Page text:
Fresh from the success of her sleeper hit indie flick, That Thing called Tadhana, screenwriter/director Antoinette Jadaone returns to the big screen, this time to helm a romantic comedy for mainstream studio Star Cinema, starring two of the most bankable stars on both television and cinema — Coco Martin and Toni Gonzaga.
Georgina (Toni Gonzaga) is the assistant vice president for Marketing of an airline company. She is driven, ambitious and is known for her bitchiness by her friends and co-workers. Reeling from a scandal borne from a broken heart, she is given the opportunity to rebuild her reputation when she is tasked by her boss (Freddie Webb) to take charge of a major partnership with a Japanese firm while he is on a two-month leave. Along with the responsibilities, her boss leaves her in charge of Pong (Coco Martin), his good natured assistant of many years. When the partnership is threatened by an unforseen circumstance, Georgina initiates a ruse to save the deal wherein Pong has to play the role of boss, and she assumes the role of assistant.
When the trailer for this movie was released, I knew I was definitely going to watch it. It’s story was not original and reeked of a Hollywood ripoff, but then again, I decided to see it for three reasons. a) It had two talented actors in the lead roles, b) It had Antoinette Jadaone directing and I was curious to see how she would fare post Tadhana and c) It seemed like a legitimate feel good romcom and I am not one to shy away from such a movie.
I don’t regret my decision. You’re My Boss, despite the corny title (seriously, they should have thought about something else) delivered on its every promise. First off, the cast was great. There was little else to do for the supporting cast but everyone gave the movie their all, in whatever capacity they could.
Kudos to the actors who played the Japanese dudes. They were hilarious especially in the basketball scene, which was my favorite scene in the movie — the extras who played the tambays not only looked the part, they played their roles really well. Toni and Coco were awesome as the main characters, but that’s nothing to be surprised about. What’s surprising was the seeming role reversal of the two. While Coco is better known for being a dramatic actor, and Toni the comedienne, Coco totally shone in the movie, bringing every scene to life with his charm and his killer smile. He had great comedic timing and his enthusiasm in embracing his role balanced out the rather severe personality that Toni was portraying in the beginning. Toni was tasked to do more of the dramatic scenes for the movie but because it wasn’t a hard core drama, no real heavy lifting was needed. This worked for the movie because the scenes just felt like they belonged in the movie. They didn’t feel forced but rather helped with the character development.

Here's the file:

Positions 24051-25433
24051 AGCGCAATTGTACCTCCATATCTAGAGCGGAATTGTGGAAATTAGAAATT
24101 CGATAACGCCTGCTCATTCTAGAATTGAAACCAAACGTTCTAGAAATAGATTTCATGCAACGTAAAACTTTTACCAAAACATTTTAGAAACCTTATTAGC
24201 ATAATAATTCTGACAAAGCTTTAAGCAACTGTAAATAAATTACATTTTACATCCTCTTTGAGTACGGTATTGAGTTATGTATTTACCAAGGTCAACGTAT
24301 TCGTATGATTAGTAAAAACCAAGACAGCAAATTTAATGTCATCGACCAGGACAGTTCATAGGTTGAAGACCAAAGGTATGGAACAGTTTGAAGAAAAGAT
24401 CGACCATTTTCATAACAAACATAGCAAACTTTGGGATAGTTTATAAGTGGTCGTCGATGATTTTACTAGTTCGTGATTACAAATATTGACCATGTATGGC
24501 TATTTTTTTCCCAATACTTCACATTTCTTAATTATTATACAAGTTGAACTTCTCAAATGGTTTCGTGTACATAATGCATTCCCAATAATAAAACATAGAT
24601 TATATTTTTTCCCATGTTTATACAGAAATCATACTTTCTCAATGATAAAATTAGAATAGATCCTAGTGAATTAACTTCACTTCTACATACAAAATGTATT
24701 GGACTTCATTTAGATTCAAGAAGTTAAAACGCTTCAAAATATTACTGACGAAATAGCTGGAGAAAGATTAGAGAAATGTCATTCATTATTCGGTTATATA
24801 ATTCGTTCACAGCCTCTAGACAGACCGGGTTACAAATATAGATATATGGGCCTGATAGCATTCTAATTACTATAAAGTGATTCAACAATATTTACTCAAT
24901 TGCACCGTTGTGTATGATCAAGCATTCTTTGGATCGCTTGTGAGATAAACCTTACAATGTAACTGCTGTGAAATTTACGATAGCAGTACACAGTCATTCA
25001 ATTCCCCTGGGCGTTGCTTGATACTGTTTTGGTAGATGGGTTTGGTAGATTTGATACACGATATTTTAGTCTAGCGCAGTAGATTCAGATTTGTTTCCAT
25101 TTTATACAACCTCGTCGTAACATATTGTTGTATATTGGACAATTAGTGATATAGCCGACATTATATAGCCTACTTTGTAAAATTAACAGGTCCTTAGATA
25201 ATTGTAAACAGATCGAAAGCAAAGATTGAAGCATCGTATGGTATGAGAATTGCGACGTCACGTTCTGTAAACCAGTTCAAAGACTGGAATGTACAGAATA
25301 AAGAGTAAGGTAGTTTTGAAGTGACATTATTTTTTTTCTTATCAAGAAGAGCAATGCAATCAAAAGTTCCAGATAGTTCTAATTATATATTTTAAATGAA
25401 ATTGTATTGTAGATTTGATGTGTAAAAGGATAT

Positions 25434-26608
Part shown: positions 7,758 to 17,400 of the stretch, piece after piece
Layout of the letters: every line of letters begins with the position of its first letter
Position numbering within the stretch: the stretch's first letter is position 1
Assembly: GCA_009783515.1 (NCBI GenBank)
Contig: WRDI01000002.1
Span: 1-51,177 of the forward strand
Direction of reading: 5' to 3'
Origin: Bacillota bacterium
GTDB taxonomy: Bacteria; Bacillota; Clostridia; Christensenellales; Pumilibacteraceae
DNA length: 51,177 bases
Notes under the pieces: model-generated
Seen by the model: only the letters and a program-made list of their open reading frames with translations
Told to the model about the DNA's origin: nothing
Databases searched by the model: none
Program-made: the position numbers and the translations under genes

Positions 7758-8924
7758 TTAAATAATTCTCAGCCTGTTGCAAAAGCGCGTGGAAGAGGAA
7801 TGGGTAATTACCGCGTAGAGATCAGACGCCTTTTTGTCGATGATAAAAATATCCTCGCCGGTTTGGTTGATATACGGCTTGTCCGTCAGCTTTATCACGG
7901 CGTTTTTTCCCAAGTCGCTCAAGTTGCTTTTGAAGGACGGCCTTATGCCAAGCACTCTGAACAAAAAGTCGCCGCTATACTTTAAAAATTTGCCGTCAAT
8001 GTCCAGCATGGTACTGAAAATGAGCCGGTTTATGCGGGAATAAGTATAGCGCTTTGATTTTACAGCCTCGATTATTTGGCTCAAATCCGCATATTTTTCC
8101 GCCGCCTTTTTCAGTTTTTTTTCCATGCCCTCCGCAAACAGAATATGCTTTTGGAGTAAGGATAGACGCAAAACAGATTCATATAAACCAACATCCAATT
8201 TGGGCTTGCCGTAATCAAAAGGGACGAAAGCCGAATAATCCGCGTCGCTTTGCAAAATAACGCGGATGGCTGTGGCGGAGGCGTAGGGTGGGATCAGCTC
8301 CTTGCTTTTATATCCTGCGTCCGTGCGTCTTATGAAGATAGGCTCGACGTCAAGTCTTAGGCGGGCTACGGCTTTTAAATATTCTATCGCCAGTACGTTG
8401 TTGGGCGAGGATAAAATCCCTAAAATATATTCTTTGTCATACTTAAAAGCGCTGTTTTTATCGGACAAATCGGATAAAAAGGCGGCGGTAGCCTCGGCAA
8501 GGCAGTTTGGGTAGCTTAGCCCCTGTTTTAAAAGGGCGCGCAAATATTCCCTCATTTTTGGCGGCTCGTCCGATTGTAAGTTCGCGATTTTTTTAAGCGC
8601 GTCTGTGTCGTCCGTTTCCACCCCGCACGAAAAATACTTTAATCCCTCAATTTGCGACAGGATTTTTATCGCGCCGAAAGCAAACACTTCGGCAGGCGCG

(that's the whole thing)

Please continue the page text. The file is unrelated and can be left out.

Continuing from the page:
I also loved the fact that Coco, despite being known for not being as proficient in English in real life, was game enough to use this to the film’s advantage. The scene where he was being coached by Toni on how to act, dress and speak like a boss were so goofy I didn’t hear half of what was being said because people were laughing so hard at the scenes. Another favorite of mine was the texting scene. Totally LOL. You just have to see it for yourself to appreciate its genius.
The film had a lot of sponsors,I mean A LOT, but surprisingly, filmmakers were able to incorporate the ad placements into the scenes with subtlety and taste that it didn’t turn off audiences from the plug, or ruin the effect of the scenes. I liked also that it was able to advocate local tourism, and integrate the value of honesty into a very light movie to make it more substantial at the end of the day.
Simply put, it tells audiences that love works in mysterious ways and that it doesn’t matter what standards you set for the person that you want to love. What’s important is if you are willing to set those standards aside if the one who will love you is right in front of you.
All in all, You’re My Boss was an entertaining watch. It was very character driven but still had the presence of mind to incorporate some lessons about love and relationships (and even family) along the way. It was funny, thought provoking, and also surprisingly, effective in an emotional level. And for the price of the movie ticket, I could very well say that it was worth every penny.
Don’t believe me? Here are some choice scenes from the trailer to convince you. PS JM de Guzman has a cameo in this flick.